GE’s History Of Dividends In Its 119-Year Life Faces A Tough Challenge

For General Electric, the manner in which it has been delivering dividends throughout its 119 tear old history has made the once dependable company proud.

However that reliability has now dwindled for GE. But now the new boss of the company Larry Culp could be forced to cut the dividend because of the financial condition of the company which has been impacted by high debt and lowering earnings.

Experts on Wall Street seem to apparently agree opn one thing about GE and that is cutting down of dividend.

“Everyone we speak to expects a huge dividend cut,” Barclays analyst Julian Mitchell wrote to clients this week following discussions about the company with over 70 financial institutions.

The Barclays analyst believes that GE will cut dividend by 80 per cent even though Mitchell was bullish about GE. “It could be higher,” he wrote.

The retirees of the company and the large base of mom-and-pop shareholders were dealt a strong blow last November when GE halved its dividend. It should be mentioned that the only two occasions that GE had cut its dividend was during the Great Depression and during the 2008-09 global financial crisis.

It is rare for companies to cut dividend currently. Dividends are being handed over to investors much easily by corporate America because of high cash reserves and large tax cuts.

According to Howard Silverblatt of S&P Dow Jones Indices, so far this year, dividend has been increased by at least 291 S&P 500 companies. Silverblatt said that dividend has been cut by only two S&P 500 companies.

For GE, the problem is that it would cost the company $4.2 billion a year even with the reduced dividend. That amount is consuming eating up most of its projected cash flow – which in turn has been negatively impacted by a drop in its revenues from the power business of the company as well as its financial business.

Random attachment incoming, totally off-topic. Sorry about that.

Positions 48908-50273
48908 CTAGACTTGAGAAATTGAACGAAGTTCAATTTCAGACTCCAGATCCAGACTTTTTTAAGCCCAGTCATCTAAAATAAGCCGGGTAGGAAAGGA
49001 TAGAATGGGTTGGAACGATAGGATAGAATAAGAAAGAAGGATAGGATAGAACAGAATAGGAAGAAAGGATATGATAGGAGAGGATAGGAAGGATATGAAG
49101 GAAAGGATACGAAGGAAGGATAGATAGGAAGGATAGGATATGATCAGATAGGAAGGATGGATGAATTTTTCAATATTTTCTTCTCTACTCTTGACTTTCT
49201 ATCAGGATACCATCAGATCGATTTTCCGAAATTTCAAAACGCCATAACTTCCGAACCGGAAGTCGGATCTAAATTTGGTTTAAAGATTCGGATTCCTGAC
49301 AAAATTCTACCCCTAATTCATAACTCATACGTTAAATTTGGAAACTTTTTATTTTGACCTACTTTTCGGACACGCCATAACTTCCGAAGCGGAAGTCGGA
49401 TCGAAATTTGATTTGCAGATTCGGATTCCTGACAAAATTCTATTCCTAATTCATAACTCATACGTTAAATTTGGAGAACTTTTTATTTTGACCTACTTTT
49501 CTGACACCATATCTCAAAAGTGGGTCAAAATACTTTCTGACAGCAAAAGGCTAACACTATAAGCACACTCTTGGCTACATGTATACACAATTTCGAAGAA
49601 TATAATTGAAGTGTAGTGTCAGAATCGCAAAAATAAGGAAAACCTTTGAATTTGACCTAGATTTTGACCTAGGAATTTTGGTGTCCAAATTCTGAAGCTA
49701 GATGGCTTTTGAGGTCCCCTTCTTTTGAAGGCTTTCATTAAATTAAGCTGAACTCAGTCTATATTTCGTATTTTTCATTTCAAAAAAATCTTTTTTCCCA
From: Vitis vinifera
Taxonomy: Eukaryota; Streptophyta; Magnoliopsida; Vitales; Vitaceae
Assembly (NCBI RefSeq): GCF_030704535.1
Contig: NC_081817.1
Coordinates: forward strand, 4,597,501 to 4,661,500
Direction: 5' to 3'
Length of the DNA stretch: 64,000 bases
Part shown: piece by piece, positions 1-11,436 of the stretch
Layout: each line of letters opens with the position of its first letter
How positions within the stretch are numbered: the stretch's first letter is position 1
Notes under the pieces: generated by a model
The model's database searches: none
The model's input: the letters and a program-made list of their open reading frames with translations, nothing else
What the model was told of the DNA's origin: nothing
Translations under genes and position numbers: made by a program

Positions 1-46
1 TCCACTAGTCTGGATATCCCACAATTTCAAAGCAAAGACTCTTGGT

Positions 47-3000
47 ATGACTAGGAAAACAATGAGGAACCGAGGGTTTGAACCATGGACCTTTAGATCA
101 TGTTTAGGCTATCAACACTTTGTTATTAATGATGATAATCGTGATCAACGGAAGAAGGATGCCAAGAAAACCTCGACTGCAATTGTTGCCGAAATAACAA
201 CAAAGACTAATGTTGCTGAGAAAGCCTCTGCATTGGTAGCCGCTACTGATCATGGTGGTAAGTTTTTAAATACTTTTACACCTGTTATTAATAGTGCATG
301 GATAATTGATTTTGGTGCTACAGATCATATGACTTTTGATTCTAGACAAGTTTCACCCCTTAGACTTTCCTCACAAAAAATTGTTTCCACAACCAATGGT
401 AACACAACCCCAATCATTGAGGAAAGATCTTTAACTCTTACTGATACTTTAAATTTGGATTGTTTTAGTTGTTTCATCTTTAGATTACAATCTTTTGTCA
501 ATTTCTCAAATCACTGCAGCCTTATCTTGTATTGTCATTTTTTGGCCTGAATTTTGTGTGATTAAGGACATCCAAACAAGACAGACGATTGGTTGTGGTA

GE’s credit rating was downgraded by S&P Global Ratings earlier this month and the dividend was identified as the major method that the company would use to reduce debt by the ratings agency.

And in case the company moves on with its plans of spinning off its health care business which is in profits, the earnings of the company would be forced to take a further hit.

“GE needs the money,” said John Inch, an analyst at Gordon Haskett Research Advisors. “A lot of people actually want the dividend cut because it’s apparent the company has a serious cash issue on its hands.”

But there can be a large chunk of GE shareholders who could leave the company if there is a dividend cut further because dividend is the only reason they still own the stocks. According to the estimates of JPMorgan Chase analyst C. Stephen Tusa, about 60 per cent of the shares of GE is owned by retail and passive money. Tusa also predicts that GE will  be forced to cut its dividend.

“Many GE employees and retirees own the stock, which makes it especially painful. I have sympathy for them,” said Martin Sankey, managing director of global equity research at Neuberger Berman.

(Adapted form,


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